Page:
Throughout his career, Biden has spoken heavily about race and racism in America. Jim Clyburn, DS.C. described the president’s clarity as one thing that drew him to Biden.
“He has made suggestions that may not go as far as I would put them, but he is really doing things that demonstrate the move forward on some very controversial issues.” Said Clyburn. “I think he’s been clearly spoken when it comes to things like voting rights and voting rights.”
But the way Biden initially spoke about the Wright assassination raised questions. Referring first to the body camera footage showing the final minutes of Wright’s life, Biden said it was still a question of whether the shooting was an accident.
“That has yet to be determined through a comprehensive investigation,” said Biden. “But in the meantime I want to make it clear again: There is absolutely no justification – none – for looting, no justification for violence.”
Rep. Jamaal Bowman, DN.Y., who publicly pushed Biden’s response back, said it “tears the very fabric of my soul … because instinct is to assume that the person who was killed did something wrong, and possibly does . ” deserve it. “
Bowman said Biden and other white leaders need to show empathy to understand how blacks feel when they see another black person being killed by the police.
“We need to see the same urgency and feel the same urgency from the president when it comes to black lives and from all of us as elected officials, as leaders,” Bowman said. “Do we value black life more than property?”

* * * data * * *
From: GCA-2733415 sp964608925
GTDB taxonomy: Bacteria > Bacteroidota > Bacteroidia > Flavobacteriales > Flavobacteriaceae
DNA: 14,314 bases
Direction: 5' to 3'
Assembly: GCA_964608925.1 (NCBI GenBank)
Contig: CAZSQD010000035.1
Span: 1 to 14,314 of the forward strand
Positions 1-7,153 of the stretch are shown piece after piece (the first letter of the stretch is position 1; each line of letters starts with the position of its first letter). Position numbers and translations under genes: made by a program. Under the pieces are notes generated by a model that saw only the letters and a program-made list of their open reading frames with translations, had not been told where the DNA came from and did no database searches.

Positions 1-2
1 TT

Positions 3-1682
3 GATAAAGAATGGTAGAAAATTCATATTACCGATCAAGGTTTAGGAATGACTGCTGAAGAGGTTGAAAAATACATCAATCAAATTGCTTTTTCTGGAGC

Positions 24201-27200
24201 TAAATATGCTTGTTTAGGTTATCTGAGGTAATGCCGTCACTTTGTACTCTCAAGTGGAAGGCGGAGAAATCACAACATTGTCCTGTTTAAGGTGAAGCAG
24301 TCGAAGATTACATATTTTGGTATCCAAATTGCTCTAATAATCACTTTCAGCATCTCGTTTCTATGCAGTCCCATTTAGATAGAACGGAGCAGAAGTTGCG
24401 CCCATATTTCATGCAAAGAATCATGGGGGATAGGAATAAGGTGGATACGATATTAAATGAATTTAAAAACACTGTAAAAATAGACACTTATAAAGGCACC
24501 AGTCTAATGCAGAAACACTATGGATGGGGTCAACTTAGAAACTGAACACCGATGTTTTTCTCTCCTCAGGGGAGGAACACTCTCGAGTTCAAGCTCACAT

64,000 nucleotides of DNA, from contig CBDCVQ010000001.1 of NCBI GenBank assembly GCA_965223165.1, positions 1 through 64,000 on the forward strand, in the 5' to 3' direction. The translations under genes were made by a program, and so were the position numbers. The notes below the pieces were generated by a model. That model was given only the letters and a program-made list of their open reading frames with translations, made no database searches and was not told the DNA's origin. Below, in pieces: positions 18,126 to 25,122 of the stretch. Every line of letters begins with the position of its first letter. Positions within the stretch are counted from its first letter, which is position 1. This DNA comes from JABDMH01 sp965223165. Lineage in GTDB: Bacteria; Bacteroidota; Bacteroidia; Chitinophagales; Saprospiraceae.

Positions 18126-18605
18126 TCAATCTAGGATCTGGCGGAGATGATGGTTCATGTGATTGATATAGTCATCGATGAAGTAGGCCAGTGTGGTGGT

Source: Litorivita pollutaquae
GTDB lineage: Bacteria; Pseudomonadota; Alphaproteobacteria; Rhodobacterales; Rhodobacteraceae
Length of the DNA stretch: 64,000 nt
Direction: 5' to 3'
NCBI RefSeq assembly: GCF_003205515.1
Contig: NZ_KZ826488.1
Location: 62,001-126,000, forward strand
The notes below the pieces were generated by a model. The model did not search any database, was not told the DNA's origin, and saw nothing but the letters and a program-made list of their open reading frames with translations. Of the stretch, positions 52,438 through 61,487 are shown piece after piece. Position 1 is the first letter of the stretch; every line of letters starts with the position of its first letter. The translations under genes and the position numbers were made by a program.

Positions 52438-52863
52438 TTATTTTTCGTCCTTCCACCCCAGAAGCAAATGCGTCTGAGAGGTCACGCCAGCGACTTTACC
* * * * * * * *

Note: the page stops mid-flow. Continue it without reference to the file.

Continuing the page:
The video of Chauvin with his knee to Floyd’s neck in the last moments of his life sparked protests around the world and sparked a racist reckoning that changed the course of the presidential campaign. Biden was elected after identifying systemic racism as one of the nation’s four major crises. And voters put him in office alongside Kamala Harris, the nation’s first black and first Asian American female vice president.
“What we need to hear from President Biden and Vice President Harris is that they will do everything in their power to address this pressing crisis in this country and that this will be a key organizational push,” said Aimee Allison, Founder of she the people.
She warned that many people who voted for Biden and Democrats in 2020 may not do so again unless the White House addresses these issues directly.
“I think at this point where the constant flood and news of the violence and dehumanization of blacks, browns, by government employees – the police – feels that something needs to be done,” she said.
But Biden has also made a name for himself as an ally of the police, putting him under pressure on two fronts.
Jim Pasco, the executive director of the fraternal police force, has known Biden since his tenure as a senator. Pasco has met with administrative officials despite the fraternal police presence backing former President Donald Trump in the November election.
“He still has enough credibility in the law enforcement community, and I believe credibility in the civil rights community, to ideally position him to at least harness the potential for success to bring everyone together on issues,” said Pasco of Biden.
Lawyer and activist Derecka Purnell sees Biden’s relationship with law enforcement and commitment to police funding as the core of the problem.
“Joe Biden’s pledge to give more money and resources to the police force in 2020 during the biggest protests in history that happened to be directed against police violence is less given his long legacy and commitment to funding a break, rather than a continuity and support of various policies that are detrimental to blacks in this country, “Purnell said.